Sony Malaysia contacted us with the opportunity to try out their new NEX-FS700 interchangeable lens cinema camera. We accepted immediately!
This is our Sony FS700 review. The NEX-FS700 sports a Super 35mm sensor. In the world of film, that’s a huge sensor which allows ample room for creative expression. Sony calls their FS700 a digital cinema camera. The FS700 deserves that title.
While its competitors are still struggling with a mere 60 frames per second at full High Definition, Sony nailed it with the FS700, giving us 3 times that frame rate.
The FS700 is targeted for a Malaysian launch on October 25th. This makes us one of the first in the country to use this camera. One of the outstanding features of the FS700 are its overcrank ability. That’s a film term for recording in high frame rates. That means capturing slow motion footage. Here’s our Sony NEX-FS700 review.
The FS700 costs around USD 10,000 (RM 30,700). The only cameras in the world that can overcrank to match or exceed the frame rates speeds of the FS700 can cost upwards of of USD 100,000!
Regular videos play out at 25 frames per second. High end cameras like the Sony A99 can record full High Definition footage at 60 frames per second. In stark contrast, the FS700 captures full HD footage at a blazing 200 frames per second!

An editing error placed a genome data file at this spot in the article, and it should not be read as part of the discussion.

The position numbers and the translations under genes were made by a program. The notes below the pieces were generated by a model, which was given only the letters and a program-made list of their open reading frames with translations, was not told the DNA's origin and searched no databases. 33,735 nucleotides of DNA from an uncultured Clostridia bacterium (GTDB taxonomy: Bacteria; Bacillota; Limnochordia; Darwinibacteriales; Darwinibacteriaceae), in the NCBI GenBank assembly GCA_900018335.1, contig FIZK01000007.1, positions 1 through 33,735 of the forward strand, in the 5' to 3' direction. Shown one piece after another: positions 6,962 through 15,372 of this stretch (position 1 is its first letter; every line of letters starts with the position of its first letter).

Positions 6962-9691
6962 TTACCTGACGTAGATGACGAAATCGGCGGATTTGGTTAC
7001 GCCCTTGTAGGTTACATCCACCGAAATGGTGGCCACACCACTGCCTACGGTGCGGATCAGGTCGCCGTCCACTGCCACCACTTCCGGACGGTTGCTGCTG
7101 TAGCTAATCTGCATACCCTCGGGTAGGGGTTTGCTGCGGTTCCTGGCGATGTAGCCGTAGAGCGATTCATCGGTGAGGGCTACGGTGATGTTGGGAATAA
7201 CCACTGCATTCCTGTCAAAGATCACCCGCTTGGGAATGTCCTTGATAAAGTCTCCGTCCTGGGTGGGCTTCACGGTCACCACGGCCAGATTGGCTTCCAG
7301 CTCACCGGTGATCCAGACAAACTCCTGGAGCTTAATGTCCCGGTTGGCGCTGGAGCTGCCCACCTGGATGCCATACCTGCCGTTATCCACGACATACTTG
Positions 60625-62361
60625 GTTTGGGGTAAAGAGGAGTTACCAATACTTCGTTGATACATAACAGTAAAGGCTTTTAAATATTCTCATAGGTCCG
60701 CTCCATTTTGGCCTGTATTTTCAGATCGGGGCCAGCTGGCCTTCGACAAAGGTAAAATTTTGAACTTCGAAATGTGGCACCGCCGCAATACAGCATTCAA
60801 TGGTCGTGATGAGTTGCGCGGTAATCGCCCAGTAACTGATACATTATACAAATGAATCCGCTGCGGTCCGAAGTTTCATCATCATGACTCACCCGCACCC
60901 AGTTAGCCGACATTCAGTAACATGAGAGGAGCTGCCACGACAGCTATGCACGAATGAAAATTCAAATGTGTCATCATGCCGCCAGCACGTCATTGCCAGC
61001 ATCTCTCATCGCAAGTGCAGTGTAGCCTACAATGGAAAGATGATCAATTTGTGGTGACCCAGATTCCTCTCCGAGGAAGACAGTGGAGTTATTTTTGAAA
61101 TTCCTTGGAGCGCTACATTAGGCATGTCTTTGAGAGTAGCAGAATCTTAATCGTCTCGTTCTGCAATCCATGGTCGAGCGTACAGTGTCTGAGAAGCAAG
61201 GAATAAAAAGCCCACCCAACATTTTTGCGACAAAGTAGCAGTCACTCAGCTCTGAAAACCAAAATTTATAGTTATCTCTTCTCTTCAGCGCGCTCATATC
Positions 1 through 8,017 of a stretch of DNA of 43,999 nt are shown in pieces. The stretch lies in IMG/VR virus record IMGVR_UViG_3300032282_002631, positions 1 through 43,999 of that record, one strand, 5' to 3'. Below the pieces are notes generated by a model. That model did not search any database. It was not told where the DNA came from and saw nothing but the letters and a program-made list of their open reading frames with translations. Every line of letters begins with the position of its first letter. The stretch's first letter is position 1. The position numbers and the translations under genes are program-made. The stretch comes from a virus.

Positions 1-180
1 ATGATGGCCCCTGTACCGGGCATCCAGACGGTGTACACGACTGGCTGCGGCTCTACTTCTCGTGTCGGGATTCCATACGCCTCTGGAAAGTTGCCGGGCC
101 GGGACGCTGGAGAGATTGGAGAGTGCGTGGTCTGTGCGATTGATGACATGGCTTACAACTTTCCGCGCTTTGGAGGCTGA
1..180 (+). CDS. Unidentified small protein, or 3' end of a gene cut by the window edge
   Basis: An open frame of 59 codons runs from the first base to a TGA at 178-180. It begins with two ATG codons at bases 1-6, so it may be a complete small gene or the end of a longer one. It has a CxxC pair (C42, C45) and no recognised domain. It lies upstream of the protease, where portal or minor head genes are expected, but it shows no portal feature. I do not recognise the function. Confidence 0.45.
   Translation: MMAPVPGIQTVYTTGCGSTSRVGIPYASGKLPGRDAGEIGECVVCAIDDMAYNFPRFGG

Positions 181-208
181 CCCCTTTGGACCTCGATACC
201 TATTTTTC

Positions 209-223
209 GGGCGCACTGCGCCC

The trick is to capture in high in order to speed to slow down action in real time. If your camera can’t capture the action in high speed, doing a ‘Speed Change’ effect in editing or using plug-ins like Twixtor will only take you so far. It’s obvious to they eye that you’re trying to cheat your way through. If you didn’t capture additional frames, the data just isn’t there.
The FS700 also carries in its body a 4K sensor- in the near future, once Sony release the firmware update, it can shoot films of up to 4,000 pixels wide. That’s more than TWICE the resolution of High Definition!
Those are not the only features of the FS700. By appending the FS700 with NEX in the front, Sony has made this an interchangeable lens camera. Its E-mount accepts Sony lenses. The new LA-EA2 and LA-EA3 adapters lets this camera take in A-mount (or Alpha) lenses. Third party adapters like Kipon or Metabones lets you use EF lenses.
We promptly booked a kickboxing studio and engaged two professional kickboxers. We had only 3 hours to shoot and we had to work efficient! Master Khoo (a.k.a Red Dragon) and Ella Tang did very well in front of our camera. They didn’t mind the extra takes. They are no strangers to cameras. Both Master Khoo and Ella Tang used to work with film… as stunt doubles in the Hong Kong film industry!
We only had one unit of FS700 so to capture both fighters from multiple angles, they had to repeat their fight scenes again. We had to shoot in both slow motion and actual speed. Master Khoo and Ella Tang had to rinse and repeat. Each repeat scene were done with precision.
The playback function let us review footage through HDMI connection to an external monitor. Our kick-boxers were able to retrace their steps and augment their moves. They could even see themselves in super slow motion, watching every detail play out.